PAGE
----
AN Islamabad Foreign Ministry official announced that rival mujahideen factions fighting for control of the Afghan capital reportedly accepted a cease-fire yesterday.
Gunfire and skirmishes between the two main groups - forces loyal to northern mujahideen leader Ahmed Shah Massoud and his southern rival, Gulbuddin Hekmatyar - were until the cease-fire, reportedly brokered by Pakistani Prime Minister Nawaz Sharif.
Mr. Hekmatyar's spokesman in Peshawar was not able to confirm the cease-fire.
Until the cease-fire, mujahideen fighters belonging to Mr. Massoud's Jamiat-i-Islami (Islamic Society) and Hekmatyar's Hezb-i-Islami (Islamic Party) fought sporadically for control of the city. But mujahideen sources and Pakistani officials said Massoud was gradually gaining ground.
"Gulbuddin is trying to gain ground also because by being such a nuisance he can negotiate from strength," one mujahideen source said, adding that Hekmatyar would not seek "to gain control of government because he is in no position to do that."
This assertion, shared by other mujahideen, came amid reports that Massoud was in control of a larger area and had more men.
Even with the cease-fire, Kabul remains without a firm government that could enforce the agreement and return a semblence of stability to Afghanistan.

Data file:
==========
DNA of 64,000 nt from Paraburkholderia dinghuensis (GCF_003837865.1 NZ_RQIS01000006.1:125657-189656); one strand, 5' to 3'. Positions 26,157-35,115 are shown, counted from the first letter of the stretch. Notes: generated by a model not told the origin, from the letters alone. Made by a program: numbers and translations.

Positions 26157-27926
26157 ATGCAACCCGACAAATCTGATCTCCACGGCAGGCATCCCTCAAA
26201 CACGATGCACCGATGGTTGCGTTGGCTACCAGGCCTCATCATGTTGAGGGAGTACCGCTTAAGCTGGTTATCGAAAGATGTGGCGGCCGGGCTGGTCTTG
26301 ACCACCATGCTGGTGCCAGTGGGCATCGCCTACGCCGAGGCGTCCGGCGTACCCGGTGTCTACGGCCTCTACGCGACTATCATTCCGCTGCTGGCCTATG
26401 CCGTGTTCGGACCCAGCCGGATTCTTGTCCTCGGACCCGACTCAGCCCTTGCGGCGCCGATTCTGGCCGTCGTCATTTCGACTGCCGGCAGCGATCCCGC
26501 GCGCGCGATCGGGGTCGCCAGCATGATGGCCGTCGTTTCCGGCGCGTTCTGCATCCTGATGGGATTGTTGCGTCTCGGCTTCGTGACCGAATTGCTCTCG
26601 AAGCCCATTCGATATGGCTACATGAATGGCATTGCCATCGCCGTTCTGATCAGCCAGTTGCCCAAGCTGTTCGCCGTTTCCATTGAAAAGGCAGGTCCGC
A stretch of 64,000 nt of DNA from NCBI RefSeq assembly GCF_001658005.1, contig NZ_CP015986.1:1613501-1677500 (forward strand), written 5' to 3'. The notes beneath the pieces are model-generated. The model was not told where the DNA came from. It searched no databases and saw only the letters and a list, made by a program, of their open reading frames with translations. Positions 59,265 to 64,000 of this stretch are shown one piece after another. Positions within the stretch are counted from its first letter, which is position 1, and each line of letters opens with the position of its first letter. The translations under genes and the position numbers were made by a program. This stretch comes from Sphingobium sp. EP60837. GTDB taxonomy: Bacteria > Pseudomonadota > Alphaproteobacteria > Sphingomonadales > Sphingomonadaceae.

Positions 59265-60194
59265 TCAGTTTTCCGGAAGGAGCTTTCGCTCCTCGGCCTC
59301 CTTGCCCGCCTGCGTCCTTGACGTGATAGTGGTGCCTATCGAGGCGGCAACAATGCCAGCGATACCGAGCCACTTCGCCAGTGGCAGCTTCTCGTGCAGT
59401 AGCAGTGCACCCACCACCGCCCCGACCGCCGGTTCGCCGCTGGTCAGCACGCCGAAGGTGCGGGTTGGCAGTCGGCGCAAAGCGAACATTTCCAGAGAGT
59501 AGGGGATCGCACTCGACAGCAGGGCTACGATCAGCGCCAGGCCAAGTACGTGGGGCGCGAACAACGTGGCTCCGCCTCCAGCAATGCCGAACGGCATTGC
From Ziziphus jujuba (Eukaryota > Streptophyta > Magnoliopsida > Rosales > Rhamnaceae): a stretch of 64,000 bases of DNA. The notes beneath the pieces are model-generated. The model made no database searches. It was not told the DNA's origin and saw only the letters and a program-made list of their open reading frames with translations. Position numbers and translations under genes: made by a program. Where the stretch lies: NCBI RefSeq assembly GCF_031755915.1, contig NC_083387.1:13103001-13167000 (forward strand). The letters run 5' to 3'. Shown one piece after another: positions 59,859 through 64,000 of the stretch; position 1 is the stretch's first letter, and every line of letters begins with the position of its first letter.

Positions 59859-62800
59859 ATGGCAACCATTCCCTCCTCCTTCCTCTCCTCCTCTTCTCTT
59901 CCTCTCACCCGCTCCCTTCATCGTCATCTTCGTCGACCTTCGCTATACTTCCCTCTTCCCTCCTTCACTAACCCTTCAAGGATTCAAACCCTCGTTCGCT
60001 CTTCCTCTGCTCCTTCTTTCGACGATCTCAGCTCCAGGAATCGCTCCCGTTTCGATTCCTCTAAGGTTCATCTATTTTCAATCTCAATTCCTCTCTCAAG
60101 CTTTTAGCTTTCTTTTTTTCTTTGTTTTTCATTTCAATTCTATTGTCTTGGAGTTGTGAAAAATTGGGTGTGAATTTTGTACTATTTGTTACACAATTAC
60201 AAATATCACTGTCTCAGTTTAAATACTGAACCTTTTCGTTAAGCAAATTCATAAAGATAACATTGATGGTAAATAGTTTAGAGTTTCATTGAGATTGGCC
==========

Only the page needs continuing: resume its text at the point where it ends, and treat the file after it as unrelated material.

"There's a power vacuum there and only quick action to form a government could fill that," said a senior Pakistani official who requested anonymity.
In an attempt to end that period of uncertainty, six of the major Pakistan-based guerrilla parties agreed to send an interim ruling council to Kabul after three days of talks.
Sibghatullah Mojadedi, a bearded scholar who has lived in exile for more than 10 years, left for Kabul yesterday to head the council.
The 51-member council was formed last Friday in a Pakistan-inspired attempt to set up a new government in Kabul. Mr. Mojadedi's motorcade left Peshawar yesterday on the journey of more than 275 kilometers (172 miles) to Kabul.
From Peshawar to Torkham Border Post, the last Pakistani frontier checkpost before Afghan territory, the motorcade passed roadside mudhouses belonging to some of the 3 million Afghan refugees who live in Pakistan.
In his first speech after crossing the border, Mojadedi told fellow travelers, "This is the time for us to bid farewell to our dear country Pakistan and time to thank Allah for our return to our beloved country Afghanistan."
Later he told the Monitor that the most important duty for a new government in Kabul would be "to bring security, peace, prosperity, brotherhood, and friendship in Afghanistan."
But he said that "there was no division among the mujahideen," when asked how he planned to deal with the difficult issue of conflict among different factions.
Mojadedi and other council members planned to take power today, a mujahideen source said.
Among other challenges, the new Afghan government will need to deal with the repatriation of at least 5 million refugees who are living in neighboring Iran and Pakistan. As one of the world's poorest countries, Afghanistan has few resources to manage the problem.
As Mojadedi spoke yesterday, one of the refugee families watched from the roadside. Ajab Khan, the head of one family, said he has been away from his home for nine years, during which time he has lost two brothers in the war.
Now, "I want to go home but I don't think Afghanistan will be the same as when I left it."